Freshman Heather Niemetscheck remembers what it feels like to need a break from home – especially when her mother was diagnosed with cancer. The experience prompted her to start working with students to create a sleep-away camp for children who have parents with cancer.
“It’s good to separate yourself from that tense atmosphere,” Niemetscheck said.
Camp Kesem is a one-week sleep-away camp for children ages six to 13 who have a parent that has been diagnosed with cancer, even if the cancer has been cured. The camp is organized and run by college students, who have to find a location for the camp, plan the activities and help to raise the money needed to send each camper to Kesem free of charge.
There are currently 15 colleges across the country with students who organize Kesem camps, among them University of Virginia, Columbia University and Massachusetts Institute of Technology.
“Even when they say it’s under control, it’s great to have a support system. It’s scary,” Niemetschek said.
Sarah Leibach, a freshman and another GW Kesem organizer, said the camp is not for children with cancer.
“It’s a normal camp for kids in a bad situation,” Leibach said.
Kesem does not provide therapy for the campers, according to the Web site, but there is a social worker on staff to help the counselors, who are all college students.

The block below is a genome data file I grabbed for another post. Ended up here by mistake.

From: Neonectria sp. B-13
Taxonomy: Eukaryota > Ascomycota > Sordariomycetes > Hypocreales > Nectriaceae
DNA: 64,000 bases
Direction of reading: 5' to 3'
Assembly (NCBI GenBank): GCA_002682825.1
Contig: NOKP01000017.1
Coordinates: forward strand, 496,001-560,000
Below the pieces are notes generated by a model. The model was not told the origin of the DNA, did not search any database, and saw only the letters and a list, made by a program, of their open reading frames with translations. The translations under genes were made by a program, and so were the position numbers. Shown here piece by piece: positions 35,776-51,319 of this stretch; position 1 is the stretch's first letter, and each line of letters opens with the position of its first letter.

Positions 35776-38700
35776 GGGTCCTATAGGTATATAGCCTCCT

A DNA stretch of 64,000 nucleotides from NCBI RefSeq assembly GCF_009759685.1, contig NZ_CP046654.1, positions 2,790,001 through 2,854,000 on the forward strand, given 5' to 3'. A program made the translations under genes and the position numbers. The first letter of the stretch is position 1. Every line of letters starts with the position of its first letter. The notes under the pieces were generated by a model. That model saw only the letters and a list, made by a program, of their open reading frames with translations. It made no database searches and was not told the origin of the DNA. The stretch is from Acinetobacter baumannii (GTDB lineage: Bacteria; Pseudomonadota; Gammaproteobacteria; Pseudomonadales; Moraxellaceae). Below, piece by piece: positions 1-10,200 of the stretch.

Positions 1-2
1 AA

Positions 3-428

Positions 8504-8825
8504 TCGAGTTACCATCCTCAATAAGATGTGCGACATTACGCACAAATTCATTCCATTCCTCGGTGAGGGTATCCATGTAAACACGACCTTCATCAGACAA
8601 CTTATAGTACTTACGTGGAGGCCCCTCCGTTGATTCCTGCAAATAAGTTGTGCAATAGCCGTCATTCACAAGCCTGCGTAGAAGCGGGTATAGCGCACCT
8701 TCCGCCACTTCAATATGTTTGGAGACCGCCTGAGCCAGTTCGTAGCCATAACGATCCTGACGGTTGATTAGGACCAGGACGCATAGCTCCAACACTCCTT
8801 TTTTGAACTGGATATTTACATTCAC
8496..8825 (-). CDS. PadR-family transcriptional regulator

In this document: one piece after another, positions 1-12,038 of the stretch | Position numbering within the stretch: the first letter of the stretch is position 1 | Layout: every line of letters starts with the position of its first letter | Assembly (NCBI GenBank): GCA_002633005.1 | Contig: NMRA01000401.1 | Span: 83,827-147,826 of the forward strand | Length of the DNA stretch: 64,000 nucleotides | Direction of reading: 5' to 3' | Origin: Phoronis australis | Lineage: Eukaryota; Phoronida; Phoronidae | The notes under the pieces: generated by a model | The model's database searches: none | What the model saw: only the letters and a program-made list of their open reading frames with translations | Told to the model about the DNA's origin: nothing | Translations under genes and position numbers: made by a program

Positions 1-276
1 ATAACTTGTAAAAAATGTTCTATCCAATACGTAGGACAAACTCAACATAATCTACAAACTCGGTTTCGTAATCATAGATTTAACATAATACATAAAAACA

Jeff Liebach, Sarah’s brother and the national program director for Kesem, said that cancer does not just drain families emotionally, but also financially.
“Cancer has put most of these families in a precarious financial situation,” he said.
Jeff said that 80 percent of the funds for each camp are raised by private donations from friends and family of the organizing students.
Sarah Leibach said that $1,000 can usually support three campers and one counselor, but the cost can vary.
The GW group is still in the beginning stages of organizing support on campus and held two recruitment meetings last week to help spread the word among the student body.
In 2000, students at Stanford University working with Hillel founded the first Kesem, which means magic in Hebrew. However, the camps are not affiliated with any religion and are open to children from all backgrounds.
In 2006, 459 kids and 257 counselors participated in Camp Kesems around the country, according to its Web site. Although college students organize Kesem, the weeklong program does not take place on college campuses and students are required to rent out an off-site camp facility.
Allison Rubin, a freshman who attended one of last week’s information sessions, said she is not intimidated by the tough road ahead in organizing a GW-run Camp Kesem. She said, “You have all those smiling faces as your tangible result.”